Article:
By their nature startups are attempting to predict the future. From reading goat entrails to crystal balls founders have been trying to predict the future for centuries. What makes us better at this today? How can entrepreneurs assure investors that their picture of the future is accurate?
Basically you can’t! What you can do is show how you will reduce risk. There are basically three types of risk with a startup:
- Technology risk
- Management risk
- Market risk
As production managers used to tell me, you can meet quality standards, meet schedule or meet budget – choose two out of three!
Unfortunately, investors will demand three out of three. So whether you are building a pitch deck or just having a conversation over coffee with an angel, keep these three risk factors in mind.
Obviously the best way to reduce this risk factor is to have a successful product in the market. But to have a successful product in the market usually requires investment to build it. So you are in a Catch-22 situation. The second best way is to have a prototype that your prospective investors can drive themselves and get to aha! before they crash it! The third method is to build a demo. That demo itself is an attempt to predict the future, the future of your product. But if your demo show, rather than tell prospective investors that your technology will solve a painful problem for a large, and preferably growing, set of customers you will have reduced technology risk. Finally, and most commonly, entrepreneurs who can’t show, tell. And that’s where your pitch deck comes in. Keep reduction of technology risk in mind when you build your deck.
Investors have tended to gravitate to founders who have done it before. Even tried if they tried before and failed. The saying used to go in Hollywood that a director who had a picture that failed was a lot more likely to get financing for a new movie than a
would-be director who never directed a picture in their life. (Which is where shorts come in.) If you are a first-time founder the best way to show you are reducing management risk is that you have startup experience – you’ve learned from other people’s mistakes! That may be helpful but what’s more compelling is your team. The majority of founders of tech companies are engineers and they tend to bring on other engineers as co-founders. That’s a dual problem: first, who will be CTO? and second, who will sell the product? For there are only two jobs in a startup: building the product and selling it. Far to few engineering founders look for teammates with sales and business development experience. The more fleshed out your team across the key functional areas, the less risk of management failure. Here’s where advisors and early investors lend credibility to the venture and its management team. Most VCs look first and hardest at the team, and the CEO is about 70% of the team!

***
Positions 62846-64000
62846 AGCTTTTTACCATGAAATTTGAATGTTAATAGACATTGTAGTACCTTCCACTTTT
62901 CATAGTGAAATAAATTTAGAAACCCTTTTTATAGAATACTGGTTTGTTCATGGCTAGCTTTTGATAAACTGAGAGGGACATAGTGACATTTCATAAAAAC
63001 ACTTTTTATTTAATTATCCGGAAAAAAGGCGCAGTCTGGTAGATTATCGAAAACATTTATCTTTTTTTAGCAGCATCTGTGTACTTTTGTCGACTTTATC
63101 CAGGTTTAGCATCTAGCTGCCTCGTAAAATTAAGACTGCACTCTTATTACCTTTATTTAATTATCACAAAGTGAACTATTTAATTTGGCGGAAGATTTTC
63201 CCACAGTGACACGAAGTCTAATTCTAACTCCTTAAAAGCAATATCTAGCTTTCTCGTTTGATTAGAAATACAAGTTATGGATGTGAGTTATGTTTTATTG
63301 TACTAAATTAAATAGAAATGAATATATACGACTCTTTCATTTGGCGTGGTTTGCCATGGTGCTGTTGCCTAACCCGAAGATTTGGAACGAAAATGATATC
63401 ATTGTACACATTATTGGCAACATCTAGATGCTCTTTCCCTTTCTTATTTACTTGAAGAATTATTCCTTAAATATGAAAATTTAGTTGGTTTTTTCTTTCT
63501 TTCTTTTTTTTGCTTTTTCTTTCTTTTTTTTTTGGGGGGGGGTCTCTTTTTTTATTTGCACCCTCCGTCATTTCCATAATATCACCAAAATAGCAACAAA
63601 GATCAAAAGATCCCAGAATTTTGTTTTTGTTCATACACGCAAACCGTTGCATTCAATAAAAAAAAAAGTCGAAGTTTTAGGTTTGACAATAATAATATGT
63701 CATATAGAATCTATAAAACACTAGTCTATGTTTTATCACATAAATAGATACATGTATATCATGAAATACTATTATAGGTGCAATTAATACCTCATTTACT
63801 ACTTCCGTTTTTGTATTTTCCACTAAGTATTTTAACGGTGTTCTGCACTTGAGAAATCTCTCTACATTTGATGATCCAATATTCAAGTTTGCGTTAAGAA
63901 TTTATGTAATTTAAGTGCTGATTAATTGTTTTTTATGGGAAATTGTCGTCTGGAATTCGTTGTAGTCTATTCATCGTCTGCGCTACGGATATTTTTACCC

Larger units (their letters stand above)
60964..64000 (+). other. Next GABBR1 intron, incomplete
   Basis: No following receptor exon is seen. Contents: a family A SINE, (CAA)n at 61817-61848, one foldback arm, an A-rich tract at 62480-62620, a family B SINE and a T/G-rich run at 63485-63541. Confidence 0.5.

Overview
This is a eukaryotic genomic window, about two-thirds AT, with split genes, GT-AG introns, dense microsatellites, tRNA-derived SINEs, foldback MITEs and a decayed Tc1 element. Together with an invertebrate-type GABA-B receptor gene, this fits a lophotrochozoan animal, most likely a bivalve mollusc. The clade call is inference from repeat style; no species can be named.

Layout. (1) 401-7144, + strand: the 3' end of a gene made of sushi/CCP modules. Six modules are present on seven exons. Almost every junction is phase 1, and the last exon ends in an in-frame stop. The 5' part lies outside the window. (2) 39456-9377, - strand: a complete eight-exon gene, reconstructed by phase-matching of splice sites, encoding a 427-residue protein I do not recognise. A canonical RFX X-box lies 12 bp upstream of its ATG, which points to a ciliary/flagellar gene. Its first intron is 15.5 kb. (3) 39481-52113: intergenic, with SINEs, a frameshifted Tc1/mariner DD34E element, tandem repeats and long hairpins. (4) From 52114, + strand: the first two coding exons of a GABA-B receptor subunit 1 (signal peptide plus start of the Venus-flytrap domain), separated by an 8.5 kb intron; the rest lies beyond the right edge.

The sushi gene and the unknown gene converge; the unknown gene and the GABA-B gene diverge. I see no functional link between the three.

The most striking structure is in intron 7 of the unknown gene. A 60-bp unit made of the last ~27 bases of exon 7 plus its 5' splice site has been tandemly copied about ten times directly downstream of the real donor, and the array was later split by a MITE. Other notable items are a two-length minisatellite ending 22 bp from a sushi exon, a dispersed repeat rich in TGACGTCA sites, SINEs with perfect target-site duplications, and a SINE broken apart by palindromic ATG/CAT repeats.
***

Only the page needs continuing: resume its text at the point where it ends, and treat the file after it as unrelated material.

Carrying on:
Founders have the least control of the market and the market is where a majority of startups tend to fail: they build products no one wants, or not enough customers want, to build a sustainable business. It’s fine to start with a niche but be sure you have a roadmap to expand to adjacent markets or investors will consider your market too small. If you are tackling education or health care investors have seen how much capital and how long it takes these very slow moving, late adopters to change how they do things, so have pilot test or other hard evidence that all three parties to a sale want your product: end users, financial decision makers, and influencers. In other words know the adoption pattern and sales cycle of your market, and take those factors into account when attempting to project your revenues.
Well there are entire books about reducing startup risk. One book that I highly recommend reading, though it has nothing to do with startups or investors is Douglas Hofstadler’s Gödel, Escher, Bach: An Eternal Golden Braid. But there is one take away that I advise founders to pay attention to when attempting to predict the future of their ventures:
Hofstadter’s Law: It always takes longer than you expect, even when you take into account Hofstadter’s Law.